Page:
Getting involved

An incident near Detroit in October of last year reminds those of us who exercise our right to carry firearms of the complexities of that choice.  Tatiana Duva-Rodriguez witnessed a shoplifting at Home Depot and drew her concealed handgun in an attempt to aid the store’s security by shooting at the tires of the getaway vehicle.  On the 11th of December, she was sentenced to eighteen months of probation and the loss of her carry license as a result of her reckless use of a firearm.  Her response to all of this is that she will never try to help anyone again.

To that, I give a sigh of relief.  If she had been searching for an opportunity to bring discredit on carry license holders, she could only have accomplished that goal more if she had injured or killed a bystander.  While no one’s life was in danger and Duva-Rodriguez was not an employee of the store, she chose to use potentially lethal force without anyone asking or needing her to do so.

Her action fortunately only brought harm on herself, but it feeds into the attitude illustrated by the Violence Policy Center’s “Concealed Carry Killers,” the attitude that the twelve million of us who carry legally are a “direct threat to public safety.”

There is another problem, though, that this incident brings up.  People who demand greater gun control present us with a dilemma regarding the carrying of firearms:  If we don’t get involved, we’re called cowardly or selfish; if we do get involved, we’re called vigilantes.  We’re either the reincarnation of Ayn Rand or George Zimmerman clones.  As with much of the gun control argument, this is actually a logical fallacy—namely that of the false dichotomy.

Of course, if I must choose between the two—selfishness and vigilantism—I’ll choose the former.  And so will most people, since protection of one’s own person is an instinct deeper than any philosophical justifications we layer on top of our actions.  But labeling this instinct as selfishness strikes me as erroneous thinking.  If I am to do good for other people, I first have to take care of myself.  The instruction of airline employees that in case of emergency, you should put on your own oxygen mask before helping someone else is an example of this.  I also have to develop my own skills and resources if I’m to offer any value to the world.  And when it comes to my own needs, who is better able to assess those than I am?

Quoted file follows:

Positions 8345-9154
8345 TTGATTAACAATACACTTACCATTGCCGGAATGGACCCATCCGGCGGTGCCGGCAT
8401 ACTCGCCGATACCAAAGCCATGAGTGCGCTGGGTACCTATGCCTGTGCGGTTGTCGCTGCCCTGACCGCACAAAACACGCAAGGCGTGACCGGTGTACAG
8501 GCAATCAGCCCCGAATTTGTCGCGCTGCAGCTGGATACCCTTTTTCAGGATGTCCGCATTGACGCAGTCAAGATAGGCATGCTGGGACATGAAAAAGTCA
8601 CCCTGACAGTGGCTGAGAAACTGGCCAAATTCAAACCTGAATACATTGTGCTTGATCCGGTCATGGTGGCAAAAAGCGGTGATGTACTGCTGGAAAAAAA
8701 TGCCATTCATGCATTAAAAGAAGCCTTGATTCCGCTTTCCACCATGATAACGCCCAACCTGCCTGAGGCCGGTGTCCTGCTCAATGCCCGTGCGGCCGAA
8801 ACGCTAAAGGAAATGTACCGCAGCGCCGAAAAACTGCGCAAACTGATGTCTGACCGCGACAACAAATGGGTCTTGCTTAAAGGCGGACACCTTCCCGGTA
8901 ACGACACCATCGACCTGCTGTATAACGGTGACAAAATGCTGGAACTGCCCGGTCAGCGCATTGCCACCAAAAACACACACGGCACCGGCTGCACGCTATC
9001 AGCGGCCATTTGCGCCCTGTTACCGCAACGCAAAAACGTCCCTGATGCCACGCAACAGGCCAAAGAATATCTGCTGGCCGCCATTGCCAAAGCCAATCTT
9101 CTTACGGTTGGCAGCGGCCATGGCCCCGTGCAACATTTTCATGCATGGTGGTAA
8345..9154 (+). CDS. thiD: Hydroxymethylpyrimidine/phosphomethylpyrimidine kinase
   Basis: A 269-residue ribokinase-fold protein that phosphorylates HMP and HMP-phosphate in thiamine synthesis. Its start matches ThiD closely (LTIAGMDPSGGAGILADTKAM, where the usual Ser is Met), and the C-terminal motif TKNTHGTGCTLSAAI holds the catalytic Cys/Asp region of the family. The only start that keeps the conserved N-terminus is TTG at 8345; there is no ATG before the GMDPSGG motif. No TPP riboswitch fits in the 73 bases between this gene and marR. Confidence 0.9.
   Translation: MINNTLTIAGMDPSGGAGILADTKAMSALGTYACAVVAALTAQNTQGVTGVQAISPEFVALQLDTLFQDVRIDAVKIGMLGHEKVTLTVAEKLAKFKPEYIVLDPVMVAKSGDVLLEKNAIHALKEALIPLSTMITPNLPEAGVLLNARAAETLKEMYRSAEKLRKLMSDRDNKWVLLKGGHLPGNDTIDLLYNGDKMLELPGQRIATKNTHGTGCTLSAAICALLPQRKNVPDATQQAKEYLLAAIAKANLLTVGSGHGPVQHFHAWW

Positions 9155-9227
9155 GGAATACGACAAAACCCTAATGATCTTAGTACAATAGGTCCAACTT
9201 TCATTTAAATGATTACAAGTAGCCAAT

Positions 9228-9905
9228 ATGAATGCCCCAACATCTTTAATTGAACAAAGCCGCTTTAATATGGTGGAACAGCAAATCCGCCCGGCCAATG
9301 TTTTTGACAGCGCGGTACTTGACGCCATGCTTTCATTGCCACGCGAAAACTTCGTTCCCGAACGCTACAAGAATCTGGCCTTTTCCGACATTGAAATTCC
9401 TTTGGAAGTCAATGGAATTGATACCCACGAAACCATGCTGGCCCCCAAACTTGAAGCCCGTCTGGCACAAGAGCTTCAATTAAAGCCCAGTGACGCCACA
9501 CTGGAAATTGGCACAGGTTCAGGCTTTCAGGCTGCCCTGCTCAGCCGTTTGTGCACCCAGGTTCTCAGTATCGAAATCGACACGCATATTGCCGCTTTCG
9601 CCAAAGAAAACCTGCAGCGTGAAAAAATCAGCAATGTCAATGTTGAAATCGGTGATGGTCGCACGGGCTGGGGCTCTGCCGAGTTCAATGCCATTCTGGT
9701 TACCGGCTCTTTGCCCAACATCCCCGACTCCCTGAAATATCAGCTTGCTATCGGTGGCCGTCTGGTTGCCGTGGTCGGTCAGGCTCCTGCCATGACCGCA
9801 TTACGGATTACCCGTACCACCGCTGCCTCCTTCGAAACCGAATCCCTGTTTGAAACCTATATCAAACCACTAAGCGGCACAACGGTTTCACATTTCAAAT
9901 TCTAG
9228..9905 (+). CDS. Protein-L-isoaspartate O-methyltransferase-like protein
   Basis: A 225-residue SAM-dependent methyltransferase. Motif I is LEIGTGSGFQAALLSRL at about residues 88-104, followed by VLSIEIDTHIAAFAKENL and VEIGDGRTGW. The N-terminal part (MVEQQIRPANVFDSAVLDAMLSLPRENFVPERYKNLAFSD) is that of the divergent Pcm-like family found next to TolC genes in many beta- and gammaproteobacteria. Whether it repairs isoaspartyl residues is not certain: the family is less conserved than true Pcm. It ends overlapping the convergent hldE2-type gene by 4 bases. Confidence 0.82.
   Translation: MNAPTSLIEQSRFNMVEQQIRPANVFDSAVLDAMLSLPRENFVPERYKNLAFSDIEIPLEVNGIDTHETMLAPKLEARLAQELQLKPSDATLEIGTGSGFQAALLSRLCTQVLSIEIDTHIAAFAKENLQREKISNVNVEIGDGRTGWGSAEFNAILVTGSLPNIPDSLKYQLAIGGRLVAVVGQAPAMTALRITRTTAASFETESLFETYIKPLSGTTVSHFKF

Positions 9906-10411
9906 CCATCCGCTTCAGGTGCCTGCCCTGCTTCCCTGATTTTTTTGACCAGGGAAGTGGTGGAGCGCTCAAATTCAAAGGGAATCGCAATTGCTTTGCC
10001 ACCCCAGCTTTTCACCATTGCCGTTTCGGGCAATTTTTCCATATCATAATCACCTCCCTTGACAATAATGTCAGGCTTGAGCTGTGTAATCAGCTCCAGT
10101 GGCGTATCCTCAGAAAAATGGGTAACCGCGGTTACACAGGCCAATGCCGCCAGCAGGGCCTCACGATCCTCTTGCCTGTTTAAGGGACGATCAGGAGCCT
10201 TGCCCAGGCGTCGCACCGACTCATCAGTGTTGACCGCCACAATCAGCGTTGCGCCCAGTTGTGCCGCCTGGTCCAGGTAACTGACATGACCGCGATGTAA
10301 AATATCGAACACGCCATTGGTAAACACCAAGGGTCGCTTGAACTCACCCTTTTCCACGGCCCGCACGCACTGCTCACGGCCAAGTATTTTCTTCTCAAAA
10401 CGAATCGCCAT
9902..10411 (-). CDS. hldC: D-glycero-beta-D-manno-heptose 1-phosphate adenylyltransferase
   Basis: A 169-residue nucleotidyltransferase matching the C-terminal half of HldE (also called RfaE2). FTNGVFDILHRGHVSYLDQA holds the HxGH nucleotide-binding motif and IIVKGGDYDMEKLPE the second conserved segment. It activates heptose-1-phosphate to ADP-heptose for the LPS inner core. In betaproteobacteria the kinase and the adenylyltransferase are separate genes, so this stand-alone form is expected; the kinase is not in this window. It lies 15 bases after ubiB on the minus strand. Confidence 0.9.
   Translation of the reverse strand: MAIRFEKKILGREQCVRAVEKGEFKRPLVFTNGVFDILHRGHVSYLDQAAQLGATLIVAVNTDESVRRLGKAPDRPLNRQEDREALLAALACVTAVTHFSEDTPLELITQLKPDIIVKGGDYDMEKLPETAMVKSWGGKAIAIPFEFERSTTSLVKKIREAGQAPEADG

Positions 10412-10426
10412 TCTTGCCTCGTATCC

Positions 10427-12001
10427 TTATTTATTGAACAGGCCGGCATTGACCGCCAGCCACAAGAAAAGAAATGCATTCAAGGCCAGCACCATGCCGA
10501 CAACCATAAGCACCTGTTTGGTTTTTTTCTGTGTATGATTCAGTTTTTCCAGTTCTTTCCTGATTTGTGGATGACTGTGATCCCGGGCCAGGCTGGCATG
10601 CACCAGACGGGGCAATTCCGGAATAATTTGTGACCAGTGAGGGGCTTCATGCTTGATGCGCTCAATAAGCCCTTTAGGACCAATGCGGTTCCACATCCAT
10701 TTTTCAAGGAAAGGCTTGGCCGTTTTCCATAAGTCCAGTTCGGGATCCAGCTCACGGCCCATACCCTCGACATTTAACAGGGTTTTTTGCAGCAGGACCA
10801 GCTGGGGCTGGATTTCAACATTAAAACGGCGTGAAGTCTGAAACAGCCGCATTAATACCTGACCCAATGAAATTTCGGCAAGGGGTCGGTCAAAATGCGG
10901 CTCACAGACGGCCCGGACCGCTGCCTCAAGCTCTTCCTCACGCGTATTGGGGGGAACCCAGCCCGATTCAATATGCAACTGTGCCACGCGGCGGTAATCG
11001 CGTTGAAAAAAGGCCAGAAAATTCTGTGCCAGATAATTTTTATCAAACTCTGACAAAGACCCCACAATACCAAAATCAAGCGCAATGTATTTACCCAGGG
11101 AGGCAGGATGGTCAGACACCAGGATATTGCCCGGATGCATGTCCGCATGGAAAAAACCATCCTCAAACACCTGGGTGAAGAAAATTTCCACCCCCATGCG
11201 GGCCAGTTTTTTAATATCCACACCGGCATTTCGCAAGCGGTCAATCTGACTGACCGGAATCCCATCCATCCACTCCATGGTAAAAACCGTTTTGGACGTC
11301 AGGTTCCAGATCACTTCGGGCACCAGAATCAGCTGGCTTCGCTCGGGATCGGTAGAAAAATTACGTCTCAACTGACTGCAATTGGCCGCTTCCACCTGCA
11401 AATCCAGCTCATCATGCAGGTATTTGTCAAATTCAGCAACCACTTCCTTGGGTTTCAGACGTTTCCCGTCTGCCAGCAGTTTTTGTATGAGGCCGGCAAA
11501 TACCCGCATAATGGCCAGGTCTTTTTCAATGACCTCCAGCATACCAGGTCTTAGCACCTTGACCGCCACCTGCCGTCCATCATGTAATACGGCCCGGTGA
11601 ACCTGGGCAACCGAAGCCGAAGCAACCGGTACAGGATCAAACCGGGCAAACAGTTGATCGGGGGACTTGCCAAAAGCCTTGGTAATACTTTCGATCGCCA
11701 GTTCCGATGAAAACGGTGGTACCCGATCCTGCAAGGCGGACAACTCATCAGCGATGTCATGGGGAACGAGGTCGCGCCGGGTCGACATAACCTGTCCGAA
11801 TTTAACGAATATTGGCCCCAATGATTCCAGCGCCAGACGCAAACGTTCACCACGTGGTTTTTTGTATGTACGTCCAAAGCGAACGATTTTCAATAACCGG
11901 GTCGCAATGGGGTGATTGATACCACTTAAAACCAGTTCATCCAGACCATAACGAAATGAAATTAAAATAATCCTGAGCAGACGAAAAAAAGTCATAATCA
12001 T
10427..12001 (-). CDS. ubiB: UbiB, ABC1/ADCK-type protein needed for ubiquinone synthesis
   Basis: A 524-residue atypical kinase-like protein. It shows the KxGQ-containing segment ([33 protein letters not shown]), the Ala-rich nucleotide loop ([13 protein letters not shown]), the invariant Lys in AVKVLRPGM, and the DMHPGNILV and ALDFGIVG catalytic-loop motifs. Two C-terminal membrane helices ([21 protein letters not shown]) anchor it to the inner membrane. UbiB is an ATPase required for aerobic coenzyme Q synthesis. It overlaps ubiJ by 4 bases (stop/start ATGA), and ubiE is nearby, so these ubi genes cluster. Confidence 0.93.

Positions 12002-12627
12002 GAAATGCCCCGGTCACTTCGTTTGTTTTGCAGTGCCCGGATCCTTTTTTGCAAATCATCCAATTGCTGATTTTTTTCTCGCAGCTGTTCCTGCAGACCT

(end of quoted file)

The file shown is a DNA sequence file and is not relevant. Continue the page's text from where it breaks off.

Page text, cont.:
This applies to questions of self-defense as well, and that goes to the point of vigilantism.  My ability to recognize that someone is trying to kill me is naturally going to be greater than my ability to understand what is going on in an interaction between two other persons—especially if they’re not known to me.

What gun control advocates are trying to do with the dilemma they present is to goad us into silly actions.  Someone walking around with a firearm while not harming an innocent person is a continual challenge to their narrative.  We aren’t obliged to accept their attempts to drag us into their framing of the subject of guns and gun rights.  And the acts of someone like Duva-Rodriguez do more damage than would be created by our having done nothing at all.  We’re told that we don’t stop mass shootings or other criminal assaults, even though that’s false, but doing nothing is better than doing something bad.

The point here is that we are responsible for our own actions and are not required to do what other people want to push us into doing.  If we take care of making each action something we can defend without embarrassment, there will be much less force to attacks on us for what we chose not to do.

The views and opinions expressed in this post are those of the author’s and do not necessarily reflect the position of

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